After spurning Google's $6 billion offer
, the online coupon site Groupon is now raising
its own wad of cash--$950 million worth. Depending on how the round
closes, this could be the largest equity financing round since Pixar in
1995. VC Experts, a website that provides data on private companies, estimates
that this values Groupon at a towering $6.4 billion. TechCrunch puts
it at $4.75 billion. In any case, the Chicago-based start-up is clearly
looking to expand aggressively into more local markets. Here's what
tech bloggers are saying:
- This Is Big, writes Lucian Parfeni
at Softpedia: "It is the largest funding round ever approved. Depending
on how it closes, it may be the largest venture capital funding round
to date, shadowing Pixar's $500 million round of 1995."
- The Money Will Fund Groupon's Expansion Overseas, writes Erin Griffith
at VC Experts: "Groupon CEO Andrew Mason has tamped down speculation
over IPO plans, emphasizing overseas expansion instead. And now we know
how they plan to finance that expansion."
- What's Next for Groupon? "Groupon
will make a decision next year on whether and how soon to proceed with
an IPO, a person familiar with the company said earlier this month,"
reports Adam Satariano
at Bloomberg. "Groupon is trying to get a bigger piece of the U.S.
local-advertising market, which may reach $133 billion this year,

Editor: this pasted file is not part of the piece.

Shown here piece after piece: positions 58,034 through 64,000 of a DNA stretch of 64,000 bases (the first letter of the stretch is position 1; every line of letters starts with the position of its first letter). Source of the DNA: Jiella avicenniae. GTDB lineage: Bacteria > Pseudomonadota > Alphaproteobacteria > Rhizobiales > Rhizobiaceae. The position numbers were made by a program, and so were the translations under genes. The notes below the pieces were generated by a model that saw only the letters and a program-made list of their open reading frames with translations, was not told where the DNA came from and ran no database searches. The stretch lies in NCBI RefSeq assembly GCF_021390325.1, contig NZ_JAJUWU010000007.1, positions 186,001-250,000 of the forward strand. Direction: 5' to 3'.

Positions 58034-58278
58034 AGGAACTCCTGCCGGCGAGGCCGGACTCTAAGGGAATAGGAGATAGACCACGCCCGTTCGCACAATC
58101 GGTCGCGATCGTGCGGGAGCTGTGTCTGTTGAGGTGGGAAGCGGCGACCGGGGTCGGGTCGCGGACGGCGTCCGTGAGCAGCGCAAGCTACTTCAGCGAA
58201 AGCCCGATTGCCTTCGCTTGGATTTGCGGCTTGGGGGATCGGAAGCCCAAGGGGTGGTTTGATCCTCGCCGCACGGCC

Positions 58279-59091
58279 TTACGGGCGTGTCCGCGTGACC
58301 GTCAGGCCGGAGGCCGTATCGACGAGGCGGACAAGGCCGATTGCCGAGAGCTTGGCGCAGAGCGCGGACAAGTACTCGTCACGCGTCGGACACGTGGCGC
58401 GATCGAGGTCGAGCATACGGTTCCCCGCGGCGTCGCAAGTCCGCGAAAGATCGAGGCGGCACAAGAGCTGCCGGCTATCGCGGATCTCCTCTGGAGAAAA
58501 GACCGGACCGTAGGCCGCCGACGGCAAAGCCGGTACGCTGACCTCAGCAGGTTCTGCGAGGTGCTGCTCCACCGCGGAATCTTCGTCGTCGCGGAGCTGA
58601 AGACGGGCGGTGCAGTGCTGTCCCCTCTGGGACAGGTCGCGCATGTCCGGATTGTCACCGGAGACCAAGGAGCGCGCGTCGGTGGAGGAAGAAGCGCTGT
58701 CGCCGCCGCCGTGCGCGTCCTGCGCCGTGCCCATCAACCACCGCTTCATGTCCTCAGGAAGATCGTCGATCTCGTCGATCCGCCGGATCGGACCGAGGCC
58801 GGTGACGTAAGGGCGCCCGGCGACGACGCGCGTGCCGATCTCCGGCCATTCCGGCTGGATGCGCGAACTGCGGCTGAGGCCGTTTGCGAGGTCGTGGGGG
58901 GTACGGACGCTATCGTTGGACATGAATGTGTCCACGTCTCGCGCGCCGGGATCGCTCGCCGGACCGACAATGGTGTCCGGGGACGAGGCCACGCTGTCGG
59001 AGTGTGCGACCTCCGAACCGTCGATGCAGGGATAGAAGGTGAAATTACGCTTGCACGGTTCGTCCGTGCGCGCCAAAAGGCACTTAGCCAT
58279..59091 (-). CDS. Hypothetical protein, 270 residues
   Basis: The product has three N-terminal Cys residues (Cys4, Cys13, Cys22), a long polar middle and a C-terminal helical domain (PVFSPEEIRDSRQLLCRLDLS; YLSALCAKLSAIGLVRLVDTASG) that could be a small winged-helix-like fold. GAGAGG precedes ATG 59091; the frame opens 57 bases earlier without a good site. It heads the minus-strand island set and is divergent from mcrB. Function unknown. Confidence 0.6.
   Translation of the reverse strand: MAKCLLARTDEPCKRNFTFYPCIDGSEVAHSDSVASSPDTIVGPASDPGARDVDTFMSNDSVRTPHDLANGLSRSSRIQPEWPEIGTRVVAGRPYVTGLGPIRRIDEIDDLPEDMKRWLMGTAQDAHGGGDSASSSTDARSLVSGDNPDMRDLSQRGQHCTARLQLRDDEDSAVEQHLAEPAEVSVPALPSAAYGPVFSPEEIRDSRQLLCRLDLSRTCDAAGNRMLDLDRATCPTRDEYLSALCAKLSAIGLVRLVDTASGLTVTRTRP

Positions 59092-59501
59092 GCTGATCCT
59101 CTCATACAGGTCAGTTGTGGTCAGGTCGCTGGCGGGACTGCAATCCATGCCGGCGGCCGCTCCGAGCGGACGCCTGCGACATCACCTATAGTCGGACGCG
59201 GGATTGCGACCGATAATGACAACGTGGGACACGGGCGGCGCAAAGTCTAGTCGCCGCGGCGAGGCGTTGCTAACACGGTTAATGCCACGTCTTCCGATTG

according to consulting firm BIA/Kelsey in Chantilly, Virginia."
- Only $950 Million? asks Pascal-Emmanuel Gobry at Business Insider. "The valuation seems low," he explains:
Groupon recently hit a whopping $2 billion run-rate
in gross merchandise sales, which probably means around $1 billion in
revenue. For a high-growth, profitable startup like that, you would be
talking about 10X revenue, at least. Facebook is trading in private
markets at more than 20X revenue and has less user growth upside left --
these are very different businesses of course (Facebook has network
effects, for starters) but 4/5X revenue for a startup with Groupon's
growth and profits seems low.
- These New Investors Got a Good Deal, observes Owen Thomas at Venture Beat:
Groupon’s new investors appear to be getting better terms than DST, the
Russian Internet holding company that invested $135 million in Groupon
in April. DST’s investment was junior to other previous investors,
meaning that in a sale, DST would be last in line to recoup its
investment. The new investors would be senior to earlier investors, a
more usual arrangement, but DST has become well-known in the industry
for its willingness to invest in Internet companies like Facebook and
Groupon on liberal terms.
- Media Companies Should Invest in Groupon, writes Tricia Duryee
at All Things Digital: "Newspapers, specifically, have been hard hit by
a shift in local advertising and classifieds. A Groupon partnership
could make it less appalling that they’ve missed yet another trend."
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